INTERPRETATION: Trametinib represents a new standard-of-care option for patients with recurrent low-grade serous carcinoma.
    FUNDING: NRG Oncology, Cancer Research UK, Target Ovarian Cancer, and Novartis.
  4. Future Oncol. 2022 Feb 07.
      Background: The aim of the current study is to analyze and summarize the latest research on improving therapy in ovarian cancer. Materials & methods: Data analysis was based on a review of publications from 2011 to 2021 in the PubMed database with use of the search terms including 'EGFR ovarian cancer', 'folate receptor inhibitors ovarian cancer', 'VEGF ovarian cancer', 'PDGF ovarian cancer' and 'CTLA-4 ovarian cancer'. Results: 6643 articles were found; 238 clinical trials and randomized control trials were analyzed; 122 studies were rejected due to inconsistency with the topic of the work. Conclusion: Extensive research on the treatment of ovarian cancer increases the chance of developing the most effective therapy suited to the individual needs of the patient.
    Keywords:  CTLA-4; EGFR; PARP; PD-1; PDGF; VEGF; ovarian cancer
  5. Nat Commun. 2022 Feb 11. 13(1): 835
      The majority of high-grade serous ovarian cancers (HGSCs) are deficient in homologous recombination (HR) DNA repair, most commonly due to mutations or hypermethylation of the BRCA1/2 genes. We aimed to discover how BRCA1/2 mutations shape the cellular phenotypes and spatial interactions of the tumor microenvironment. Using a highly multiplex immunofluorescence and image analysis we generate spatial proteomic data for 21 markers in 124,623 single cells from 112 tumor cores originating from 31 tumors with BRCA1/2 mutation (BRCA1/2mut), and from 13 tumors without alterations in HR genes. We identify a phenotypically distinct tumor microenvironment in the BRCA1/2mut tumors with evidence of increased immunosurveillance. Importantly, we report a prognostic role of a proliferative tumor-cell subpopulation, which associates with enhanced spatial tumor-immune interactions by CD8+ and CD4 + T-cells in the BRCA1/2mut tumors. The single-cell spatial landscapes indicate distinct patterns of spatial immunosurveillance with the potential to improve immunotherapeutic strategies and patient stratification in HGSC.
  6. Cancer Treat Res Commun. 2022 Feb 01. pii: S2468-2942(22)00019-3. [Epub ahead of print]31 100528
      Clinical responses to anticancer therapies in advanced soft tissue sarcoma (STS) are unfortunately limited to a small subset of patients. Much of the inter-individual variability in treatment efficacy and risk of toxicities is as result of polymorphisms in genes encoding proteins involved in drug pharmacokinetics and pharmacodynamics. Therefore, the detection of pharmacogenomics (PGx) biomarkers that might predict drug response and toxicity can be useful to explain the genetic basis for the differences in treatment efficacy and toxicity among STS patients. PGx markers are frequently located in transporters, drug-metabolizing enzyme genes, drug targets, or HLA alleles. Along this line, genetic variability harbouring in the germline genome of the patients can influence systemic pharmacokinetics and pharmacodynamics of the treatments, acting as predictive biomarkers for drug-induced toxicity and treatment efficacy. By linking drug activity to the functional complexity of cancer genomes, also systematic pharmacogenomic profiling in cancer cell lines and primary STS samples represents area of active investigation that could eventually lead to enhanced efficacy and offer a powerful biomarker discovery platform to optimize current treatments and improve the knowledge about the individual's drug response in STS patients into the clinical practice.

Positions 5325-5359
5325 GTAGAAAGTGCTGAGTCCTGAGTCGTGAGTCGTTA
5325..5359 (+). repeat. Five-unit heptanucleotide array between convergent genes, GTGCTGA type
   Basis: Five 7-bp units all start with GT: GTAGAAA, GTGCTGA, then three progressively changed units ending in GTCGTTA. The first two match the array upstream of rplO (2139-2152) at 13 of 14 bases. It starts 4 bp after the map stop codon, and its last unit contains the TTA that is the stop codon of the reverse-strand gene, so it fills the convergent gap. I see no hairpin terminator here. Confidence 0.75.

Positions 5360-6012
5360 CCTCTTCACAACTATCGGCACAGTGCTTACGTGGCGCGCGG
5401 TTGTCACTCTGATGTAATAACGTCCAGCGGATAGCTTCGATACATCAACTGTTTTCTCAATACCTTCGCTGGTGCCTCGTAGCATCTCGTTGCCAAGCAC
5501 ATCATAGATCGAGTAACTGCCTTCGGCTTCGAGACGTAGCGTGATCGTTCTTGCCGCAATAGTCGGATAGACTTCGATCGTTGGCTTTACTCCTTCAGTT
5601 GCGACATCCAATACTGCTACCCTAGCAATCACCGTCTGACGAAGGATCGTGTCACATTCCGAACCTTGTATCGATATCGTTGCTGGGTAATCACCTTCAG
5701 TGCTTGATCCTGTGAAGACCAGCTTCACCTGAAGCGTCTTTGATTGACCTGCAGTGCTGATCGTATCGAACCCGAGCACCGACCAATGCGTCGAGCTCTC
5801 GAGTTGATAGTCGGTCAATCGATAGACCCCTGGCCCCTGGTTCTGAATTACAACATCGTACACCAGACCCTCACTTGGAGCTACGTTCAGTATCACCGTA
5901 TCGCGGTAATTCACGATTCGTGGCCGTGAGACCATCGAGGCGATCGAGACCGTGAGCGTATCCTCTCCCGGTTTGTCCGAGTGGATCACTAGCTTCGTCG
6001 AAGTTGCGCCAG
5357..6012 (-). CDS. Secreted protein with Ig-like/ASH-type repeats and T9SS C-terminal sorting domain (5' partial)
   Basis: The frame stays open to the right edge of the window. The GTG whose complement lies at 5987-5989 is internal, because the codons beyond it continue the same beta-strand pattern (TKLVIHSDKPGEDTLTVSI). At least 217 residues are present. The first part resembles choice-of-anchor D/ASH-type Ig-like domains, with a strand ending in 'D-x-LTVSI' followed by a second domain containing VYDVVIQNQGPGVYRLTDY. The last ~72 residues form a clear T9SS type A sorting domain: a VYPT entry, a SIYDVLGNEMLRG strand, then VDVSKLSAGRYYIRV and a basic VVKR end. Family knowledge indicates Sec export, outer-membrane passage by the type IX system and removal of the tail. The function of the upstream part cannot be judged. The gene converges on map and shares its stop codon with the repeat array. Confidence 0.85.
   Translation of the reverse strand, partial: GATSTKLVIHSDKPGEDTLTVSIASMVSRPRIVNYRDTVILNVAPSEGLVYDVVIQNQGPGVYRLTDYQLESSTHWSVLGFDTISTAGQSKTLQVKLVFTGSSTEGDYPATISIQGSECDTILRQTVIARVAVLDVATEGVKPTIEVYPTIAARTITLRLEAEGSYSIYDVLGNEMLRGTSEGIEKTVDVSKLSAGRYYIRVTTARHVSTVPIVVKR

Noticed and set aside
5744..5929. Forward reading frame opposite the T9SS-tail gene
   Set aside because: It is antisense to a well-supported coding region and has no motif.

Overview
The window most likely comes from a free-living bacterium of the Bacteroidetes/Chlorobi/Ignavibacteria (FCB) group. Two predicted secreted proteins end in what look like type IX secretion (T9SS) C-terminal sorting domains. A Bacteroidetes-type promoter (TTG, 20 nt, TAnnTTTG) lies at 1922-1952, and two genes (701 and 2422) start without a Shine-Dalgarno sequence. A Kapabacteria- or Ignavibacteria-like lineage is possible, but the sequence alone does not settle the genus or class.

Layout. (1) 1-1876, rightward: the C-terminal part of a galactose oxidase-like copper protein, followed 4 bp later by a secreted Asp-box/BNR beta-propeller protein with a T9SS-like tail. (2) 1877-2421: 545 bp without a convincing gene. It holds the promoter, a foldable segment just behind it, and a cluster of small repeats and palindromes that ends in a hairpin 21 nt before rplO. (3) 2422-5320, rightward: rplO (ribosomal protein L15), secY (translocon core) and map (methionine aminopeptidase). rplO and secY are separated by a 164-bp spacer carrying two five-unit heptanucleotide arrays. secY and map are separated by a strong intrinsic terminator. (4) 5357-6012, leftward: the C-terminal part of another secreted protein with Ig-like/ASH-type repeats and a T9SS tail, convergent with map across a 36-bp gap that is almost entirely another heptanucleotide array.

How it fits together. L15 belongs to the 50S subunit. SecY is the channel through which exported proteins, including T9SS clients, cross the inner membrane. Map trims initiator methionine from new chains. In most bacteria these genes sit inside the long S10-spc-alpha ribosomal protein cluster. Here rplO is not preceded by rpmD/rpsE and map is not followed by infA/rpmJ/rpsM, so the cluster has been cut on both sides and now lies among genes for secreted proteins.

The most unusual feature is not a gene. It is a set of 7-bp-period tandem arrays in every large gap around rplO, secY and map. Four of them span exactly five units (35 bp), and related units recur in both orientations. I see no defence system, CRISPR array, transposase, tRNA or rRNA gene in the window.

Keywords:  Biomarker; Cancer pharmacogenetic; Clinical outcomes; Germline mutation; Pharmacogenomics; Single-nucleotide polymorphisms; Soft tissue sarcoma; Toxicity
  7. Brief Bioinform. 2022 Feb 02. pii: bbab610. [Epub ahead of print]
      Numerous cancer types have shown to present hypermethylation of CpG islands, also known as a CpG island methylator phenotype (CIMP), often associated with survival variation. Despite extensive research on CIMP, the etiology of this variability remains elusive, possibly due to lack of consistency in defining CIMP. In this work, we utilize a pan-cancer approach to further explore CIMP, focusing on 26 cancer types profiled in the Cancer Genome Atlas (TCGA). We defined CIMP systematically and agnostically, discarding any effects associated with age, gender or tumor purity. We then clustered samples based on their most variable DNA methylation values and analyzed resulting patient groups. Our results confirmed the existence of CIMP in 19 cancers, including gliomas and colorectal cancer. We further showed that CIMP was associated with survival differences in eight cancer types and, in five, represented a prognostic biomarker independent of clinical factors. By analyzing genetic and transcriptomic data, we further uncovered potential drivers of CIMP and classified them in four categories: mutations in genes directly involved in DNA demethylation; mutations in histone methyltransferases; mutations in genes not involved in methylation turnover, such as KRAS and BRAF; and microsatellite instability. Among the 19 CIMP-positive cancers, very few shared potential driver events, and those drivers were only IDH1 and SETD2 mutations. Finally, we found that CIMP was strongly correlated with tumor microenvironment characteristics, such as lymphocyte infiltration. Overall, our results indicate that CIMP does not exhibit a pan-cancer manifestation; rather, general dysregulation of CpG DNA methylation is caused by heterogeneous mechanisms.